Here’s another short story that I submitted to The Write Practice. This one was on the post announcing the “Show Off” writing contest: The Love Story Edition. This isn’t exactly a love story, though love is involved in it (and I know this will cross some of your minds, so yes, it is partially autobiographical). I also submitted it late, so I had no chance of winning the contest, but I decided to put it out there anyway. Let me know what you think of it.
Mike sat on the edge of the cliff. He could feel the cold roughness of the granite beneath him. This was his favourite thinking place. Peaceful. A beautiful view across the wooded valley. The sun was just setting, painting the sky and clouds fiery colours. But his attention was not on the sunset today.
His eye was drawn to the jagged rocks far below, at the base of the cliff. He contemplated how it would only take one quick lunge forward and it would be over in seconds. No more pain. Not even from the impact. It would be so fast his brain would not register any pain. The easy way out. The selfish way. But that wouldn’t be fair to the kids. They had done nothing to deserve this.
How had it even started? Something trivial, as usual. Just an excuse to let out pent up emotions. They had been enjoying a nice family dinner. It had started small, dark clouds gathering, the storm building steadily. Finally, she threw her plate at him. He ducked, and it shattered against the wall. She stormed out. The bedroom door slammed.
Without saying a word, he got up and cleaned up the mess. He didn’t want the kids to cut themselves on the broken china. Didn’t want to see the pain on their faces. Then he left, wandering aimlessly, finally ending up here.
Dysfunctional. Borderline personality disorder. Transient psychotic episodes. Such clinical terms. So abstract. They gave no sense of the pain behind them, the lives ruined. He tried not to blame her. He knew her past, how terrible it had been. Could he have even survived it? Probably not.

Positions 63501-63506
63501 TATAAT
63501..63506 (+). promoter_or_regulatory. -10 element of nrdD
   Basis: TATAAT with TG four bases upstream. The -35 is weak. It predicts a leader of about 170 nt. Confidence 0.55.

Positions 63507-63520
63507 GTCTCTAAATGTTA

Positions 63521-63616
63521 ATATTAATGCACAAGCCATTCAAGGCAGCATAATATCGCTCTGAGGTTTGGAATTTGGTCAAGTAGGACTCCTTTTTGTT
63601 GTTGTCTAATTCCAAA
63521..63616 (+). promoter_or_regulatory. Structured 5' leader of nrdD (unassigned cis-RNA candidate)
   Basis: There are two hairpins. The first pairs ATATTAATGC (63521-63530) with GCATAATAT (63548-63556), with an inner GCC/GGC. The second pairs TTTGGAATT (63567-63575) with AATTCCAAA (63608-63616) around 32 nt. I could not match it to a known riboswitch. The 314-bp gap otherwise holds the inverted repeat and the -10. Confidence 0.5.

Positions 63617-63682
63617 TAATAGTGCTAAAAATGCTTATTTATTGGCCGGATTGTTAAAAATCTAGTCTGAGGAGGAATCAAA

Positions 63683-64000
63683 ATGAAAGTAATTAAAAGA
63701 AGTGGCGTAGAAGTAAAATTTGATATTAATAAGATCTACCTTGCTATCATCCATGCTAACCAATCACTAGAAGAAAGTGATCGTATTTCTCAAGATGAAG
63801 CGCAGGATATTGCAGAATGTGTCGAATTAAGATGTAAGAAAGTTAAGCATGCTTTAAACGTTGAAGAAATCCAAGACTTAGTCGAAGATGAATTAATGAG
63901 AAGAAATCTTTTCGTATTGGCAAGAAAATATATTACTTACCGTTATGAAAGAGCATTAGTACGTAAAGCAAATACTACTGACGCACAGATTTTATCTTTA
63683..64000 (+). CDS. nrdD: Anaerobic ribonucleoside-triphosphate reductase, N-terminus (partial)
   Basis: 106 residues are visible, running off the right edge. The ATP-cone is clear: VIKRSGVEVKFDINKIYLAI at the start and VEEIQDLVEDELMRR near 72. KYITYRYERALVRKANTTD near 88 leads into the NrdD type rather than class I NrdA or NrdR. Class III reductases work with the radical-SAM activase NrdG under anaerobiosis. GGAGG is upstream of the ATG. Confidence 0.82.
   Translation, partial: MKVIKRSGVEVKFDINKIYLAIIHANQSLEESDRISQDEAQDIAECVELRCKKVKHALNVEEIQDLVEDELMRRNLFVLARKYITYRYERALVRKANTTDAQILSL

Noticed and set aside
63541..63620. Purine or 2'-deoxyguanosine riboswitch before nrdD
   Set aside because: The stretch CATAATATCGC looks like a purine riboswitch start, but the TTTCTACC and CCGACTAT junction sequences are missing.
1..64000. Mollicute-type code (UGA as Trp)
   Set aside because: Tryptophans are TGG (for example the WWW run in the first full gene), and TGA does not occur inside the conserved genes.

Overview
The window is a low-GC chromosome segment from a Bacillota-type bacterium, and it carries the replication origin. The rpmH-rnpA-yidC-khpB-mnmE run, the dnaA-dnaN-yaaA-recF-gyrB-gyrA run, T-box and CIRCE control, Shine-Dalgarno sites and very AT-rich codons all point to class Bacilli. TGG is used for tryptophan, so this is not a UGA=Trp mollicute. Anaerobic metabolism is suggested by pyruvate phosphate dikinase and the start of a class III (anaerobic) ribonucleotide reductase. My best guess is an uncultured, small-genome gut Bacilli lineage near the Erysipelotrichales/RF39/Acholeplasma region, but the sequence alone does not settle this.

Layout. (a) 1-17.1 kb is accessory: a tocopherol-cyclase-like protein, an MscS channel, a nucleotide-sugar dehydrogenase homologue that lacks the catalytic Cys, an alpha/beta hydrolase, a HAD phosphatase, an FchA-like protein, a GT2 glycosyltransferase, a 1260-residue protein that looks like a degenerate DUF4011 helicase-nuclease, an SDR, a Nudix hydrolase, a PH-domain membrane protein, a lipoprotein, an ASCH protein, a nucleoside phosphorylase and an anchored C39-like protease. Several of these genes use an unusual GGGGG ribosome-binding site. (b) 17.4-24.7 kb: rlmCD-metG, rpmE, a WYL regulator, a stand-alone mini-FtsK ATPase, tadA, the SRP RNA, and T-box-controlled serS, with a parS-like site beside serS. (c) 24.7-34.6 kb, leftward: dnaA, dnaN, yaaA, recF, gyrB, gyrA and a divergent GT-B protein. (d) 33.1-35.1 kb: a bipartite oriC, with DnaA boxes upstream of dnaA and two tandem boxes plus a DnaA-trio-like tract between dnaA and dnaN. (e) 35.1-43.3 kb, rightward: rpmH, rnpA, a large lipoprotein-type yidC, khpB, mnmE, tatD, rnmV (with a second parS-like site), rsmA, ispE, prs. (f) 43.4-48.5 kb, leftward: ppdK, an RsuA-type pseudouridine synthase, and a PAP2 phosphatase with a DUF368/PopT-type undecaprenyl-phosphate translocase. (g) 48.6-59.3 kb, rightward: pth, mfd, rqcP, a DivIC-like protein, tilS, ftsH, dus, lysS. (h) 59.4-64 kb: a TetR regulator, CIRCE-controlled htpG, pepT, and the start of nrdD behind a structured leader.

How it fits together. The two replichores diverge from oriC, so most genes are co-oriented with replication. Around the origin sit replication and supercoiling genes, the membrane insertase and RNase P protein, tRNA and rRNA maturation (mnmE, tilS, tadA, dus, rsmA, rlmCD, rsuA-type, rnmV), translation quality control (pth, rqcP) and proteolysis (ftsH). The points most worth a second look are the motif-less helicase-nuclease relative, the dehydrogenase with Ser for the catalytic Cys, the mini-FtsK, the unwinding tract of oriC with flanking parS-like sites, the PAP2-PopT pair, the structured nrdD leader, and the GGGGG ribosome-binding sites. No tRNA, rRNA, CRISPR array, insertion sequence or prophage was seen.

It wasn’t just her, either. He knew he was emotionally distant. An automatic defense mechanism. He had survived his own childhood by shutting down his emotions, shutting people out, isolating himself.
He had thought originally that they could help each other, could put their pasts behind them and move forward. And at times it seemed they had. Their marriage wasn’t all bad. They had some good times together. But never completely happy. The undercurrent was always there, waiting for the chance to pull them under again. All it took was one misstep.
He couldn’t remember for sure how many times they had separated, had reached their limits of endurance. Was it three? Maybe four? It all seemed a blur. Each time, when they saw how it hurt the kids, they had reconciled. But there was more to it. He was afraid to leave the kids with her. She could never hurt them when she was rational, he knew. But he feared her dark moods, what she might be capable of at her worst. And who was he to talk of dark moods? He knew he didn’t have what it took to be a single father. And so he felt trapped, no way out of this marriage that was destroying all of them.
Did he even love her? He knew he had at one point. He could still recall the feelings. When their daughter had been born, and later their son. Each of their milestones. But it seemed like another lifetime now. Or scenes from a movie. It felt unreal. Reality now was the frequent battles, punctuated only by uncomfortable pauses, knowing each was just the calm before the next storm.
What else was there to do? Once more unto the breach. He sighed, lifted himself up, and began walking home though the darkness. All he could feel was darkness.